Can the bank charge me an overdraft fee for paying a one-time debit card transaction?
The bank can charge a fee for paying an automated teller machine (ATM) or a one-time debit card transaction under certain circumstances. All of the following conditions must be met in order for the bank to do so:
- The bank provides you with written notice (or electronic notice, if you agree) set apart from all other information, describing the overdraft protection program.
- The bank provides a reasonable opportunity for you to affirmatively consent (opt-in) to the program for ATM and one-time debit card transactions and you have not since revoked your consent.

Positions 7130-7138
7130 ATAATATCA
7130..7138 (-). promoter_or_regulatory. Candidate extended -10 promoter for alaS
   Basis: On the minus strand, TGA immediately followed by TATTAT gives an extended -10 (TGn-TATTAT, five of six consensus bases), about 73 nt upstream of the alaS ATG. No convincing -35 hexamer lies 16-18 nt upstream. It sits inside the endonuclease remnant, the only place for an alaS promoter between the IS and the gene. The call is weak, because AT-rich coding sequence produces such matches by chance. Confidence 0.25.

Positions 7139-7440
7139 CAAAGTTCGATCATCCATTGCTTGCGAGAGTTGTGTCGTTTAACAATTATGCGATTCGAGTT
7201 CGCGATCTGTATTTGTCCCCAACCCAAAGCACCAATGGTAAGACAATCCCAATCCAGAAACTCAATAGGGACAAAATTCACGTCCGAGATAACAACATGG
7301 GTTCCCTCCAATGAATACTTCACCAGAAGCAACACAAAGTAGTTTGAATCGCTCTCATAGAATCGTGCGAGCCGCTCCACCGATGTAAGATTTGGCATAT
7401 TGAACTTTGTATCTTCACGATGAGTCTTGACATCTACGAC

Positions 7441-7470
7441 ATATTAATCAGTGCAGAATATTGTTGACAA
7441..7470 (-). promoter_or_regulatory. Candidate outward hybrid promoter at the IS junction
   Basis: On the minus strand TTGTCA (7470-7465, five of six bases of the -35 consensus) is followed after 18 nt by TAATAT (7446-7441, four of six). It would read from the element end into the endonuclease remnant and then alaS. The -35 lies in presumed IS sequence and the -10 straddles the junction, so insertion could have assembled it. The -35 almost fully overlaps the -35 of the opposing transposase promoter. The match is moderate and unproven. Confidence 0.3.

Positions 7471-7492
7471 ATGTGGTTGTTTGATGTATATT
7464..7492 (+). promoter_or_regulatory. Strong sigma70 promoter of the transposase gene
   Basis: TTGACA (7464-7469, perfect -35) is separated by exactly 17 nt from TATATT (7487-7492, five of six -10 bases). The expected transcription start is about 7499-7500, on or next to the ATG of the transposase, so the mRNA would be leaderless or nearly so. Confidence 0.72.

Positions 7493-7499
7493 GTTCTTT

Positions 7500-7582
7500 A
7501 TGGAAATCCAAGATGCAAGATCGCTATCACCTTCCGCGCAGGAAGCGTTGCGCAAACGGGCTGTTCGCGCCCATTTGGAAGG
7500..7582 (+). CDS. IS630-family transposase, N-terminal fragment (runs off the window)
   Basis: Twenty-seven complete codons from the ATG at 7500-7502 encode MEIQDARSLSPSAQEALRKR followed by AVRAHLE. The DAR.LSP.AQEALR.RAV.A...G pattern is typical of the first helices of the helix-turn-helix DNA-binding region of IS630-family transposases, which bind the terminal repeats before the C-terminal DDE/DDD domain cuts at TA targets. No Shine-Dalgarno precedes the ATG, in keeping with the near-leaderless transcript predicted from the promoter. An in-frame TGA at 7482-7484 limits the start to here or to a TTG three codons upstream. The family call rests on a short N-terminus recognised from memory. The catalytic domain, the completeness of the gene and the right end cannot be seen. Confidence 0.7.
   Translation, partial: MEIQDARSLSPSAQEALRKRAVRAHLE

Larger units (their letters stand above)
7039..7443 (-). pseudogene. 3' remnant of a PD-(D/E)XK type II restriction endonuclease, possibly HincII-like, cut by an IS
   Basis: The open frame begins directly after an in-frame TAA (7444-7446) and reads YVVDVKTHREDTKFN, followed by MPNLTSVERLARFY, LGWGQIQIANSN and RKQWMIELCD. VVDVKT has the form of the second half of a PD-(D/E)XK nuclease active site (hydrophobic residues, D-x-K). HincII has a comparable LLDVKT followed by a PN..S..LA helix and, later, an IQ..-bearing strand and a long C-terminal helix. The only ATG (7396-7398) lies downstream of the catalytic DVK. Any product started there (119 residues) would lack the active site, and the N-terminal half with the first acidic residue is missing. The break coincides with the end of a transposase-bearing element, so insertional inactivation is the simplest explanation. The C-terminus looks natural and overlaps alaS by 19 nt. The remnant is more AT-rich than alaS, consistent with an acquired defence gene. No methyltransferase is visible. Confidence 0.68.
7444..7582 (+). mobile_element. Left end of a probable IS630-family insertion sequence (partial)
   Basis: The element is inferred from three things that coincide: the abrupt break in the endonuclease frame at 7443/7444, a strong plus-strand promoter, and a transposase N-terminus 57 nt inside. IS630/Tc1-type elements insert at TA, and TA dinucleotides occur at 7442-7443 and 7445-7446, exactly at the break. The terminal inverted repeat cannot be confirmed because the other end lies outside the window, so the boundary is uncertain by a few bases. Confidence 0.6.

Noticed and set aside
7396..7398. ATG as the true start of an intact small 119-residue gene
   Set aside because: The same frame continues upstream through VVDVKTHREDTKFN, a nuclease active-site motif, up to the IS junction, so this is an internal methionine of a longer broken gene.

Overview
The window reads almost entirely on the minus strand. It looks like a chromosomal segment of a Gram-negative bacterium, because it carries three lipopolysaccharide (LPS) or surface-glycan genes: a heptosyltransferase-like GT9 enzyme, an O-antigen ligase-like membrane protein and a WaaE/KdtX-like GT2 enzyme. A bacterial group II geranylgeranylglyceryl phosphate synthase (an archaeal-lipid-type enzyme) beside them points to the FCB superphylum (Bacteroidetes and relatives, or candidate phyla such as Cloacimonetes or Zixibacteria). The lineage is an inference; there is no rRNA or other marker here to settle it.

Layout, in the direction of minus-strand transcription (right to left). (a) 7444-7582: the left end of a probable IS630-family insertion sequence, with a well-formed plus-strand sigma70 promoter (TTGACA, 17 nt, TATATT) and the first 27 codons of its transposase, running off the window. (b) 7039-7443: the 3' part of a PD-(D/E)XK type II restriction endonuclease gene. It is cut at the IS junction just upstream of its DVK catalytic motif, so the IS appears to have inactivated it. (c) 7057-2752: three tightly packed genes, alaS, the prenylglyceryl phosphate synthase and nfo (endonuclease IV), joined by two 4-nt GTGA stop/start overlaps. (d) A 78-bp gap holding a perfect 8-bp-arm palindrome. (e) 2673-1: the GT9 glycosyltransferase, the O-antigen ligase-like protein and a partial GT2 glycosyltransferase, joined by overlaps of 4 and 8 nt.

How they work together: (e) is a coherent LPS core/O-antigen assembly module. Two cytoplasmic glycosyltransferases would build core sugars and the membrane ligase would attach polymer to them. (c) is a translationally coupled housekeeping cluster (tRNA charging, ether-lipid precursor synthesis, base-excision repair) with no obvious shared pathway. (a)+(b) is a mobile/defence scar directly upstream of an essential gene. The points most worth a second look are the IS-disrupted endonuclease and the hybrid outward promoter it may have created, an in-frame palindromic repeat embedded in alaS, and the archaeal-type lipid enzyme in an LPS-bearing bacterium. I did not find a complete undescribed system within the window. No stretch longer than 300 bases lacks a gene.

- You agree to allow the bank to pay any ATM and one-time debit card transactions that exceed the account balance.
- The bank provides written confirmation (or electronic confirmation, if you agree) of your consent or agreement. This confirmation must include a statement informing you of your right to revoke or terminate your consent.
If you believe your account was wrongfully charged, you can file a written complaint with the Office of The Comptroller of the Currency's (OCC) Customer Assistance Group.
Last Reviewed: October 2020
Please note: The terms "bank" and "banks" used in these answers generally refer to national banks, federal savings associations, and federal branches or agencies of foreign banking organizations that are regulated by the Office of the Comptroller of the Currency (OCC). Find out if the OCC regulates your bank. Information provided on HelpWithMyBank.gov should not be construed as legal advice or a legal opinion of the OCC.